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Nurs Res. 1988 Mar-Apr;37(2):114-8.

Comparisons of cardiac output in supine and lateral positions.

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  • 1Cedar-Sinai Medical Center, Los Angeles.

Abstract

Cardiac output was measured by thermodilution in 51 adult postcardiac surgical patients using three positions, supine, right lateral, and left lateral, each with 20 degrees backrest elevation. Measurements were taken 4 to 24 hours (M = 10.58) after surgery. Mean cardiac output was significantly different in the three positions, p = .03. This difference resulted from changes in stroke volume, p = .004, rather than changes in heart rate, p = .12. The largest variation occurred between cardiac outputs measured in the supine position and those measured in the left lateral position. Patients at greatest risk for variations in cardiac output with lateral postural change were those with a cardiac index less than 2.3 L/min/m2, those in whom the time elapsed since surgery was less than 12 hours, and those receiving either vasoactive drugs or mechanical ventilation. These results suggest that nurses need to measure cardiac output using a supine position to control for physiological changes that may occur with lateral postural change.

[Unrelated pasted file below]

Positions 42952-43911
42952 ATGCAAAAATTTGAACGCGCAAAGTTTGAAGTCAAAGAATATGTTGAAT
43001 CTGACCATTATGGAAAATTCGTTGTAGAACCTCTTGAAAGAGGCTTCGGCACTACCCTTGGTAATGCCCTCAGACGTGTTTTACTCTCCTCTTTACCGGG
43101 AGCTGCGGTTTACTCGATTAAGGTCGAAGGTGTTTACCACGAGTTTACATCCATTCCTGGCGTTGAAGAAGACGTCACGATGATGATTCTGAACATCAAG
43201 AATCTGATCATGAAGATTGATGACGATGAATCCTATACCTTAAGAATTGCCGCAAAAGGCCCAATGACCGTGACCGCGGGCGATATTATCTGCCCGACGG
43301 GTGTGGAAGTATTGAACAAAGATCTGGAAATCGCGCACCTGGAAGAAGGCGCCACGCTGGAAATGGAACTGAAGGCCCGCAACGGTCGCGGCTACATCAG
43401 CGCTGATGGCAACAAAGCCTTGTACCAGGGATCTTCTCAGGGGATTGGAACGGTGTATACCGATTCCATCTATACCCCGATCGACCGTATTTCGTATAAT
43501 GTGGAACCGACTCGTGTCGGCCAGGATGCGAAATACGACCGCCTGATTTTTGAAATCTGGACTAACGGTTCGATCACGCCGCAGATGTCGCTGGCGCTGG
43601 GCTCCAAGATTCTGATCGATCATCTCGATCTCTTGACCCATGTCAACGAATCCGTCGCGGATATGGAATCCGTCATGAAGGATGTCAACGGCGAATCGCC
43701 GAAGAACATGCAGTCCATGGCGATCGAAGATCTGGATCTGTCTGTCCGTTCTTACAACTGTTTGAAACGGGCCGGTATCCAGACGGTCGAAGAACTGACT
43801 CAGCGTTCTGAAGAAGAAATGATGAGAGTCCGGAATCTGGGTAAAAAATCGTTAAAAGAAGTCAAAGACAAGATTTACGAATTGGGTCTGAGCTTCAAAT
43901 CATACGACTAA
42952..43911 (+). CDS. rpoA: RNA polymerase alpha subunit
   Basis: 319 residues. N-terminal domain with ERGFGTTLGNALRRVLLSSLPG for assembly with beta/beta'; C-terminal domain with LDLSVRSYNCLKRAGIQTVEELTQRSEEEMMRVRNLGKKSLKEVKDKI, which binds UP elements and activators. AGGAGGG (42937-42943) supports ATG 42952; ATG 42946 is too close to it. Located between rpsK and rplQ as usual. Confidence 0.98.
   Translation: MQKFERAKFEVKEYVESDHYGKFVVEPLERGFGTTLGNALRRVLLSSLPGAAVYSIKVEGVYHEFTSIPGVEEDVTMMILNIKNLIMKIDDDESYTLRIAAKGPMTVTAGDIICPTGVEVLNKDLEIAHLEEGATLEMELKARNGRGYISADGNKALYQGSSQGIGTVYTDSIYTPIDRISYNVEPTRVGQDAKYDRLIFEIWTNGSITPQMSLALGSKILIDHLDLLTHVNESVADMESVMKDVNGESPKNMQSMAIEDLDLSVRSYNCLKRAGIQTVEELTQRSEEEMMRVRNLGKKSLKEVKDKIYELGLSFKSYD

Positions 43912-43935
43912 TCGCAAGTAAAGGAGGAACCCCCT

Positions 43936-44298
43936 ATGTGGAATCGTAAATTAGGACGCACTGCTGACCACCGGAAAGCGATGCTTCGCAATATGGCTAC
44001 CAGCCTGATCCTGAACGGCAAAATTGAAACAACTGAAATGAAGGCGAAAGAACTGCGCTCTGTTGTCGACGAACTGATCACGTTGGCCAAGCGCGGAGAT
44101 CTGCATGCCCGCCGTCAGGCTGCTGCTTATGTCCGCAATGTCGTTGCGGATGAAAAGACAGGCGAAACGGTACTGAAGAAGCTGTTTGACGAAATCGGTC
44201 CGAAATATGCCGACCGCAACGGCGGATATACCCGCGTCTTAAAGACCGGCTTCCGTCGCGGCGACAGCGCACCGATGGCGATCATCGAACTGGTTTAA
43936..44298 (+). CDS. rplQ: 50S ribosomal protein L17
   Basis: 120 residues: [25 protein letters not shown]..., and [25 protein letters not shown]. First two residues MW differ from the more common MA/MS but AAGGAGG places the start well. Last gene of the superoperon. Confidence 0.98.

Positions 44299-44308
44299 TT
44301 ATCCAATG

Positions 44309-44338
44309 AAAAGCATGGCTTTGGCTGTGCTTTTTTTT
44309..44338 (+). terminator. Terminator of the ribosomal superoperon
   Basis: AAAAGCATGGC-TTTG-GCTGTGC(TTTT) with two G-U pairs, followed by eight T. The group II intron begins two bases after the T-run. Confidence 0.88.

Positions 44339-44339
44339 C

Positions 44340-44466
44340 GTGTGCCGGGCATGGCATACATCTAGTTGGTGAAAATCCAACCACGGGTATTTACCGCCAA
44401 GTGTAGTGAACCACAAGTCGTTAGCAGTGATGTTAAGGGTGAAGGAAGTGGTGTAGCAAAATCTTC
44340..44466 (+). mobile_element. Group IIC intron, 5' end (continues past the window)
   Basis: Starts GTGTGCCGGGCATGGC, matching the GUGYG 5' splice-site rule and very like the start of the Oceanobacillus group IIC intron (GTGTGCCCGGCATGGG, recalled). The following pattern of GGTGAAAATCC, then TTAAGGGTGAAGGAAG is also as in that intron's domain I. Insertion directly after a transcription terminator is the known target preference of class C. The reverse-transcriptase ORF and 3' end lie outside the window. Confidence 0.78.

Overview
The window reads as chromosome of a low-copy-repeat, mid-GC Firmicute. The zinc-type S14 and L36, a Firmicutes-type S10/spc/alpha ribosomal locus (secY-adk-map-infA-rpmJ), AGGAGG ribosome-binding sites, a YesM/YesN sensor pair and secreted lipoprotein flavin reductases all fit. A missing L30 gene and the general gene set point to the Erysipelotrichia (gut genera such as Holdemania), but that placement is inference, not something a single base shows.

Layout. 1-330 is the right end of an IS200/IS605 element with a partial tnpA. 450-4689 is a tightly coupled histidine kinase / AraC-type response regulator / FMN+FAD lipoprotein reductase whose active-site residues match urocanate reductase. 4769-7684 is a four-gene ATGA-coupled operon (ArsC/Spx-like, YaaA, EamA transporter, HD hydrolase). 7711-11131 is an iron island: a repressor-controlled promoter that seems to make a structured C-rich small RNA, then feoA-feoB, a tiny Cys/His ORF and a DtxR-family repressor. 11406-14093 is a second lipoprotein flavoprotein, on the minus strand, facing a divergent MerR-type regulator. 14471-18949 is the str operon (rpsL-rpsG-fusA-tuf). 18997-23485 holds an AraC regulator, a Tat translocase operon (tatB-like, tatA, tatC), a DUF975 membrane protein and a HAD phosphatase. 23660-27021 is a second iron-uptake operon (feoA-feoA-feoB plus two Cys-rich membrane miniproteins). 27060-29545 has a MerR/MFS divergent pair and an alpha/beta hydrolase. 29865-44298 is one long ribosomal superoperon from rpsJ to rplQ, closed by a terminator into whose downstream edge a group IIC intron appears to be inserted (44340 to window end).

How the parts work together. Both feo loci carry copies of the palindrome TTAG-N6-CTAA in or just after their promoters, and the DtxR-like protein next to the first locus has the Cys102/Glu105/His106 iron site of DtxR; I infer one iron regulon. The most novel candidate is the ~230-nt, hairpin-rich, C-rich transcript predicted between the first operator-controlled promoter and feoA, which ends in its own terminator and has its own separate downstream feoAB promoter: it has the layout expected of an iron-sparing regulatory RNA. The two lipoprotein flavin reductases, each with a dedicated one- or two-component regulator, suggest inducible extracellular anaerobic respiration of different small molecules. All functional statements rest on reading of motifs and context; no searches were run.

PMID:
3347519
[PubMed - indexed for MEDLINE]
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